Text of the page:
A positive mental outlook has been linked to physical benefits and longevity. This is a wonderful gift. Barbara Fredrickson has a good article in the magazine American Scientist titled “The Value of Positive Emotions: The emerging science of positive psychology is coming to understand why it’s good to feel good.” She explains the phenomenon well with lots of colorful pictures and diagrams, my favorites.

So How Do You Do It?

Part One

“I am the way a life unfolds and bloom and seasons come and go and I am the way the spring always finds a way to turn even the coldest winter into a field of green and flowers and new life.” – Charlotte Eriksson

Do your research and find out what works for you. There are plenty of articles on the Internet about letting go of the negative thoughts and doing some emotional spring cleaning.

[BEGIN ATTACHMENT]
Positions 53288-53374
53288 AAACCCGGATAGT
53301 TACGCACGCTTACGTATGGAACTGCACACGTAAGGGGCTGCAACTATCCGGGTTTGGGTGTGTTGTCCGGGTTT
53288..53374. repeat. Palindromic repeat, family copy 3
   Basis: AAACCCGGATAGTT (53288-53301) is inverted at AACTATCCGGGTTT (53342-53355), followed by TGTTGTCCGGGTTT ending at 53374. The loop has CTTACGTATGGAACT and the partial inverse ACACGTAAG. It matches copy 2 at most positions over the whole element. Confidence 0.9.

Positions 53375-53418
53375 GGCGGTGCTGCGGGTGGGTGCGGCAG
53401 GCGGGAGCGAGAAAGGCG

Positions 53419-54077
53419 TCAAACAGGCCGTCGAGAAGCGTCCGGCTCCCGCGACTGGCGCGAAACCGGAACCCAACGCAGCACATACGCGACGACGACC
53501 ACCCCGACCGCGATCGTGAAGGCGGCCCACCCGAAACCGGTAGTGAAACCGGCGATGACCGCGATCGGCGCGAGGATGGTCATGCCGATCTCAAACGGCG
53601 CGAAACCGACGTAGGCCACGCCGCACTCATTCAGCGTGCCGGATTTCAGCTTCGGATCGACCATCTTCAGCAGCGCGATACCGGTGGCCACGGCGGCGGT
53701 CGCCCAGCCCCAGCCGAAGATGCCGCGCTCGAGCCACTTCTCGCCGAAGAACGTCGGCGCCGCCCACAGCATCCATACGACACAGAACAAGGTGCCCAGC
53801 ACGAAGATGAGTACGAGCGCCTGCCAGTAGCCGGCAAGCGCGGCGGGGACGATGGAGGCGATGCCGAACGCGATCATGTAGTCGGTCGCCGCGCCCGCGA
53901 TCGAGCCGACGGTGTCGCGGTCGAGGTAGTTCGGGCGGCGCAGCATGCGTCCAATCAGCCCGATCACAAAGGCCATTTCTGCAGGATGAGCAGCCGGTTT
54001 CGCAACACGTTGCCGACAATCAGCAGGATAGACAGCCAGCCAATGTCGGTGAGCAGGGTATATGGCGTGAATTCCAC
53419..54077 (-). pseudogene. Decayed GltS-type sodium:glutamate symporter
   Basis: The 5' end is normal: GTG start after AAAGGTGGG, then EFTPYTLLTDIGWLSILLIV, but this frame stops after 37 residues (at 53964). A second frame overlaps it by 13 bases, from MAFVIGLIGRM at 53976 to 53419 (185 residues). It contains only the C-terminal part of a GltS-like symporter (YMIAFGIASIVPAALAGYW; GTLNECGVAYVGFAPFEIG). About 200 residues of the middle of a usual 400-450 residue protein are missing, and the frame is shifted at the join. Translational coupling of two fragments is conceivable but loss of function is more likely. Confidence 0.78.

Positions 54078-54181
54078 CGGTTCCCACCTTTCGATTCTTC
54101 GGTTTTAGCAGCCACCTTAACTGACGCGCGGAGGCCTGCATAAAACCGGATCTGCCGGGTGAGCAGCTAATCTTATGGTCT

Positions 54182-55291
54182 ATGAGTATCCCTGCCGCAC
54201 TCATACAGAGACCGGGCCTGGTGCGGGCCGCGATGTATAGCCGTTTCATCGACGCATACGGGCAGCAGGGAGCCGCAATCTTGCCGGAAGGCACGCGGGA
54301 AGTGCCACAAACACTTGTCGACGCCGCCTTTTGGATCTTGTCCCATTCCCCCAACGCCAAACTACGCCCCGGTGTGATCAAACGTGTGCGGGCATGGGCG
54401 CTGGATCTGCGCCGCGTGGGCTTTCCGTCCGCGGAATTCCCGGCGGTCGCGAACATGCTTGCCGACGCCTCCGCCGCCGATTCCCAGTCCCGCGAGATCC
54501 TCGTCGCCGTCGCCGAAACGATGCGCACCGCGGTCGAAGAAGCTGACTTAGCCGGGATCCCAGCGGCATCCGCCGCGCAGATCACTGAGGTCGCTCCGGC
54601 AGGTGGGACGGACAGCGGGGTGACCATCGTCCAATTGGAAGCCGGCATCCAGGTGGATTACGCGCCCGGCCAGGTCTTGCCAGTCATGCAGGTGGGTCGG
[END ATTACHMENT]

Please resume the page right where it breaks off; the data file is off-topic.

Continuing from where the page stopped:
First, a note. Some negative thoughts will always come through. We are human and that is normal for us. When you’re sick and laying in bed for weeks in an exacerbation it’s perfectly understandable to be angry and frustrated about it. When you’re lonely it’s very easy to blame yourself. When you can’t do what you used to do it hurts. Just don’t get stuck in that mindset.

I did for a couple of years.

I want it to be better for you. So I’m going to share what worked for me.

I love ritual. We have family rituals for most holidays. I like prayer rituals. I like lighting candles. I also learn and retain best by visual and hands-on practice. So when someone suggested I make a personal ritual to help, I was all for it.